Biden and Chinese President Xi Jinping held a long bilateral meeting at last month’s G20 summit in an attempt to clear the air, but some experts think the two countries are inevitably diverging, with allies following.

“Every country in the world is increasingly being forced to choose sides. And it’s a sad reality of the world that we live in today,” Isaac Stone Fish, a scholar and former Beijing correspondent for Newsweek, in an interview earlier this year with The Hub.

“Canada gains little from acting as a wedge issue between the United States and China or figuring out where it can work with China that the United States can’t,” he said.

The government’s Indo-Pacific plan has been years in the making, even while Beijing detained two Canadian citizens in China, Michael Spavor and Michael Kovrig, sparking a nearly three-year diplomatic crisis.

“The strategy has come too late and Canada is playing catch up to its closest democratic allies,” said Conservative MP Michael Chong, who is the party’s foreign affairs critic.

“This was an announcement of a strategy and what will be critical for the government is implementing the strategy. This is a government that has not been good at implementation. They’ve been great at announcements but weak on implementation, and there’s a whole range of files where you can point to this,” said Chong.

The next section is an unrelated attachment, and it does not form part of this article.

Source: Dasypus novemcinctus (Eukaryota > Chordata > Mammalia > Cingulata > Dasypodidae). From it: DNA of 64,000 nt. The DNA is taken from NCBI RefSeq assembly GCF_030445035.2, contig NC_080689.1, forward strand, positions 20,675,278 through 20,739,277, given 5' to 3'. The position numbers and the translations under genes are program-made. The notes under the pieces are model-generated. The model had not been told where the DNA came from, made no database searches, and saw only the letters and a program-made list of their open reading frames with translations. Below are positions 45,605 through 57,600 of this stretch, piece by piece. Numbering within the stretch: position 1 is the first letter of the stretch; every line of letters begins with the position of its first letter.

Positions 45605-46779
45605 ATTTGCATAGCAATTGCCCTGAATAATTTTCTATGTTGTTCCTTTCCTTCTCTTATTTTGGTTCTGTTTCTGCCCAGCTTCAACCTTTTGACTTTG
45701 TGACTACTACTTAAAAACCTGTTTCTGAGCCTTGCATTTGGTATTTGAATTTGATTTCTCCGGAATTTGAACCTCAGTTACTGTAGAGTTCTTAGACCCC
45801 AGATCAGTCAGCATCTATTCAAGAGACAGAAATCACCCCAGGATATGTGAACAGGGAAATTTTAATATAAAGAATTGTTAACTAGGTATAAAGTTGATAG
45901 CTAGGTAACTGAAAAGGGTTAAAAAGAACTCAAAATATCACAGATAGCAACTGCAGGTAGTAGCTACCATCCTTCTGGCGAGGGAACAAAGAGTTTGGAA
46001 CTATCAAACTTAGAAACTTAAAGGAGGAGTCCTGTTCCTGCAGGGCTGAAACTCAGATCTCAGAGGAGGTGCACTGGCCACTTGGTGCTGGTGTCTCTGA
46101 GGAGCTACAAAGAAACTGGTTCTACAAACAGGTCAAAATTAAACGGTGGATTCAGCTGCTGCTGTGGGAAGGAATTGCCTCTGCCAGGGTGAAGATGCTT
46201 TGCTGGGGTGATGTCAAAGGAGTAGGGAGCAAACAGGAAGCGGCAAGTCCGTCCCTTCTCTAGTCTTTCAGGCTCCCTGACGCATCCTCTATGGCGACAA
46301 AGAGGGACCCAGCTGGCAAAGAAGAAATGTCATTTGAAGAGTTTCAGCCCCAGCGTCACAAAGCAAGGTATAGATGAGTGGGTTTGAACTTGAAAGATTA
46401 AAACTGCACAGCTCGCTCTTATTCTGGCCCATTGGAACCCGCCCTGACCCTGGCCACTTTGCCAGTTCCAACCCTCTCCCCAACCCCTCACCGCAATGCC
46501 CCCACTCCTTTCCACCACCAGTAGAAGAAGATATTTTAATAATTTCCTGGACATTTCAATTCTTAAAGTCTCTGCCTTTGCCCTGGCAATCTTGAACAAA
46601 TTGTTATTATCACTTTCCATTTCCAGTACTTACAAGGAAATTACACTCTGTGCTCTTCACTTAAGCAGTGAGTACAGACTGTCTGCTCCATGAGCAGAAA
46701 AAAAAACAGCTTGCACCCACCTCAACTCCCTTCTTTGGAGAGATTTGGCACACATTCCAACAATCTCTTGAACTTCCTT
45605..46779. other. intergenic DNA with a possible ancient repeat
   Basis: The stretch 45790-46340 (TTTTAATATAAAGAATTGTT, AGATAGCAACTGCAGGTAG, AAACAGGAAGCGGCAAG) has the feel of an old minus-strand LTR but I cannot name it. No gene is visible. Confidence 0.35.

The plan also includes funding for items like business grants and visa processing, a sign that Canada is interested in building allies around China in the region.

“I think Canada clearly understands that we alone are too small to have any impact. So there is greater coordination with allies, firstly in the Indo-Pacific region, and the United States is a Pacific country just as we are,” said Janice Stein, from the Munk School of Global Affairs and Public Policy at the University of Toronto.

The document should be read as a serious effort to engage with the rest of the Indo-Pacific region, rather than just a China strategy, said Stein.

“These partners make it clear repeatedly in the statements that they make, that they don’t want to be forced to choose between the United States and China, but they too have security concerns,” said Stein.

“They have concerns about the way China is behaving in their neighbourhood. So the more governments can do two things at the same time, the broader support that will be and that’s what the strategy really expresses,” said Stein.

David Mulroney, Canada’s former ambassador to China, wrote on Twitter that Canadians shouldn’t lose sight of the fact that China has been accused of forming an “interference network” during the 2019 election.

“They do want us to believe that our focus should be out there in the Indo-Pacific, rather than back here in Canada. They’ve no plan to combat increasingly sophisticated Chinese interference. Just the desire to get it out of the headlines,” wrote Mulroney.

Mulroney said that without a concrete plan to look into this kind of interference in our democratic institutions, the plan can’t be taken seriously.

“In a few weeks, if not days, Canada’s Indo-Pacific ‘strategy,’ a grab-bag of expenditures looking for a purpose, will be forgotten. No big deal. But we can’t afford to forget an interference campaign so blatant the PRC no longer even tries to hide it,” he wrote.

With files from Geoff Russ